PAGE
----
Iraq War by the numbers


Opinions on the Iraq war, though becoming unified, are still divided in many ways. Everyone has a different connection to the people who are fighting.

Because of this, rather than taking a specific position on the war in an editorial, we have chosen instead to present several numbers. This way, you can become more informed and decide for yourself what opinion to form based on this data.


1,656 – days since President Bush declared “mission accomplished” on May 1, 2003.

27 – average age of active duty soldiers

15 months – average length of tours in Iraq by U.S. soldiers


At least 853 U.S. military personnel have died in Iraq in 2007, making it the deadliest year of the war for the U.S., according to The Associated Press.

At least 1,023 Iraqi civilians died in September; in October, that figure was 875. The number of U.S. troops deaths dropped from 65 to 36 in the same period, according to statistics kept by the AP.

On average, 56 Iraqis – civilians and security forces – have died each day so far in 2007.

The Department of Defense has identified 3,860 American service members who have died since the start of the Iraq war.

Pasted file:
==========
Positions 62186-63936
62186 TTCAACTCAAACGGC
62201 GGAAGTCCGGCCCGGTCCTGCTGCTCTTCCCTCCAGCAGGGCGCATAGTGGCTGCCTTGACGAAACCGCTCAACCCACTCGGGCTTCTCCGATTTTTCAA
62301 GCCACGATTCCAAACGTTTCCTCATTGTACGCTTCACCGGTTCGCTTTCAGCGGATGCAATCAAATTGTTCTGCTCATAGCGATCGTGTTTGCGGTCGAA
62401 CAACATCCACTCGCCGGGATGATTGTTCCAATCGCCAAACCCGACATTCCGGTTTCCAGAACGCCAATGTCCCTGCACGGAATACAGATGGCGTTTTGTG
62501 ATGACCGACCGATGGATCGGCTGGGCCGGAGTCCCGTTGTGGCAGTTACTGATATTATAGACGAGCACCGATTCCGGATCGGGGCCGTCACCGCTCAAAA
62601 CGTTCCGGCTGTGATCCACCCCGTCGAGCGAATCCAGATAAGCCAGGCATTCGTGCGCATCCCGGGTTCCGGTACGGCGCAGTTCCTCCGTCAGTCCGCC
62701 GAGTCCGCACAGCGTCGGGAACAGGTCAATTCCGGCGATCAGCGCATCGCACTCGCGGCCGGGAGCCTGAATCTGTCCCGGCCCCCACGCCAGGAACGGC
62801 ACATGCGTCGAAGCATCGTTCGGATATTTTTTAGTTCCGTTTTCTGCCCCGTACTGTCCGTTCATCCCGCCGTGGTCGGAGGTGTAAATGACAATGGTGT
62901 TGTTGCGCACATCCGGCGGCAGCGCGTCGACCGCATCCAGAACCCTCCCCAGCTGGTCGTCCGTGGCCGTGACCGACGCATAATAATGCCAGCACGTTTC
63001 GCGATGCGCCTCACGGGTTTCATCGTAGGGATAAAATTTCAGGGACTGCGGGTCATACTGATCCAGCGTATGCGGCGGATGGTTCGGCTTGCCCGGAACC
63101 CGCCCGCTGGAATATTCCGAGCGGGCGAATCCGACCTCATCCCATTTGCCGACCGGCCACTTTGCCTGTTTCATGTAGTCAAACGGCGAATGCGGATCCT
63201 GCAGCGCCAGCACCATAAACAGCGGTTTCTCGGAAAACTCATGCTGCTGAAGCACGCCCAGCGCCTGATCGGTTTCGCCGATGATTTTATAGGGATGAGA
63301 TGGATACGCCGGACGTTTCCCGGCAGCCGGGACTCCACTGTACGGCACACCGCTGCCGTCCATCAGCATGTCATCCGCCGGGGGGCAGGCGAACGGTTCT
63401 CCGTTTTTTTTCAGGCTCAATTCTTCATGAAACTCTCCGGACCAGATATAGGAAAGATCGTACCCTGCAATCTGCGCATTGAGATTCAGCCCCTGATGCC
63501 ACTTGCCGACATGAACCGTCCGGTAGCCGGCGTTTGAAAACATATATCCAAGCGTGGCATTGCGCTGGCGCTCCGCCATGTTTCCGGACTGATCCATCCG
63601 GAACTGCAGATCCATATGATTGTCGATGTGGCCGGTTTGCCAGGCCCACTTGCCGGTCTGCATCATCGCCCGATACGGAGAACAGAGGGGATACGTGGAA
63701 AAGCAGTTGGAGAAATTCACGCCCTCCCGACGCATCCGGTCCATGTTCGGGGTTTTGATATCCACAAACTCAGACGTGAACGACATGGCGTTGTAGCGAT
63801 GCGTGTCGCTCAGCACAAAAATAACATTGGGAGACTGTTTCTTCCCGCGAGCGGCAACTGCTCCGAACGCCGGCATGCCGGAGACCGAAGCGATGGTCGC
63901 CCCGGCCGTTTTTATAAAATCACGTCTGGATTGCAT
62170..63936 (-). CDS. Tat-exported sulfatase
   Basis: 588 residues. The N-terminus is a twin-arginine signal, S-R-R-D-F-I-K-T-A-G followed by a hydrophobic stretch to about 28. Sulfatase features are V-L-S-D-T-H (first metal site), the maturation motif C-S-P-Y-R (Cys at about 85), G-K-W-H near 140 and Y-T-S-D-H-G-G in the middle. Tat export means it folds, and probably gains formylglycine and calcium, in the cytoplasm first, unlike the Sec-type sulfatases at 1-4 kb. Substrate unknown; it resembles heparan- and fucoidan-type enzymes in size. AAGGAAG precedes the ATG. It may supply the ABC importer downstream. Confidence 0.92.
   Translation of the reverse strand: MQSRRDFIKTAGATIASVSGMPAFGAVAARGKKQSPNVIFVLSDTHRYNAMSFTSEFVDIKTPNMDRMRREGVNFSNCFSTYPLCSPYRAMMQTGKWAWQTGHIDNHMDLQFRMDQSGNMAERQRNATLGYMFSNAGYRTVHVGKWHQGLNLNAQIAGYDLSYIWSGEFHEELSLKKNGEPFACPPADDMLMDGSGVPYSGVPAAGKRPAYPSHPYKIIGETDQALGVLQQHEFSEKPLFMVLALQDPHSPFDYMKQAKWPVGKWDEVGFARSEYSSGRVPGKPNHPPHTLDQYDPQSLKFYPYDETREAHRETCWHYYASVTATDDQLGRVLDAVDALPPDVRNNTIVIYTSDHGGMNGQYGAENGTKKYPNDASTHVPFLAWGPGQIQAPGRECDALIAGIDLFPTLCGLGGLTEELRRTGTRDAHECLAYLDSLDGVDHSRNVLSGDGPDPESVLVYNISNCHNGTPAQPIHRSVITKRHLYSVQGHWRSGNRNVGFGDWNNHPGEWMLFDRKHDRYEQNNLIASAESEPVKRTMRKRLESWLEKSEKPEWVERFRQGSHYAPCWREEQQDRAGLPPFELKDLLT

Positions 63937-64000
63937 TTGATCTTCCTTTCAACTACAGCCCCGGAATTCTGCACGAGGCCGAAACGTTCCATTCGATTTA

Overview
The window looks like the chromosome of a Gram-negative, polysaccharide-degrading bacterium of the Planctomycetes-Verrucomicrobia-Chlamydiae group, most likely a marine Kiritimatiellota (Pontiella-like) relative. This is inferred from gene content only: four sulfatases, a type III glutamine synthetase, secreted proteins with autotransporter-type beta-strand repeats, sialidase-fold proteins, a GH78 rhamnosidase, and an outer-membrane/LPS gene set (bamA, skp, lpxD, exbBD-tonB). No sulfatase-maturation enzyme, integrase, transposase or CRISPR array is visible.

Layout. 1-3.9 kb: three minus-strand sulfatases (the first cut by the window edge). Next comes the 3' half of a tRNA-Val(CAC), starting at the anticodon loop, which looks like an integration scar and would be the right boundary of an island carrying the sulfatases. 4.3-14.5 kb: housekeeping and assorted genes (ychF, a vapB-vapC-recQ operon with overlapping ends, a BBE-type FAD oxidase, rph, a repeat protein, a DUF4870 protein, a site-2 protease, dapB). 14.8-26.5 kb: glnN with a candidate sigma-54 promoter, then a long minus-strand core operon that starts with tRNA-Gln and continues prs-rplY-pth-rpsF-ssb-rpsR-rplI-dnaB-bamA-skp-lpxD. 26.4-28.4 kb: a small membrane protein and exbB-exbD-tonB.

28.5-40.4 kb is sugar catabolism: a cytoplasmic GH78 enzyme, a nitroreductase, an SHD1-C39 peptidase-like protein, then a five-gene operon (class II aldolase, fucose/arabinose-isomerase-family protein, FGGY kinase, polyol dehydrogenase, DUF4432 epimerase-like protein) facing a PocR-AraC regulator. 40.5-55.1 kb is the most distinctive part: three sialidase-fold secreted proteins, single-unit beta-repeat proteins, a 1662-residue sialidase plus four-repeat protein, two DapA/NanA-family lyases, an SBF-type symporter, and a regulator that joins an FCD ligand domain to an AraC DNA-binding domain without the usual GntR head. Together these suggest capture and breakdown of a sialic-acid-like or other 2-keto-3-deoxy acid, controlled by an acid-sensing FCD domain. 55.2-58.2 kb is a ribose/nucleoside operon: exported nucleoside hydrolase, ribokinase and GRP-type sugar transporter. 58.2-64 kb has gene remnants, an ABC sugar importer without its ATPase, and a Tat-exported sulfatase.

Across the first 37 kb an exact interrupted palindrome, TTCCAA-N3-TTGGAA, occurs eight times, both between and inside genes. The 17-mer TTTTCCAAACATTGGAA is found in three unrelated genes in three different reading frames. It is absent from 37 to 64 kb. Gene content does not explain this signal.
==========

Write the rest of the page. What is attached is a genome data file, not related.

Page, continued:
2.3 million – Iraqis displaced from their homes.- Iraqi Red Crescent report and AP

More than 83 percent of those displaced are children under the age of 12 and women, the report said. AP

$390,000 – Estimated cost of deploying a U.S. solider to Iraq for one year, according to Congressional Research Service, via The Nation

The following comes from an AP article:

The Veterans Affairs Department has identified 1,500 homeless veterans from the current wars. AP

The department found 44 percent of the reservists polled said they were dissatisfied with how the Labor Department handled their complaint of employment discrimination based on their military status. This figure is up from 27 percent in 2004.

29 percent of veterans said they had difficulty getting the information they needed from government agencies, claiming they were protecting their rights, while 77 percent reported they didn’t even bother trying to get assistance in part because they didn’t think it would make a difference.


58 percent (roughly) – percentage of citizens ages 18 to 24 registered to vote in the 2004 elections, according to the U.S. Census Bureau. Only 47 percent of citizens ages 18 to 24 actually voted.

65 percent (roughly) – percentage of voting age citizens of Illinois who voted in the 2004 elections.

Of the 32 million people not registered to vote in 2004, 15 million (47 percent) said they weren’t registered because they were not interested or involved in the election or politics.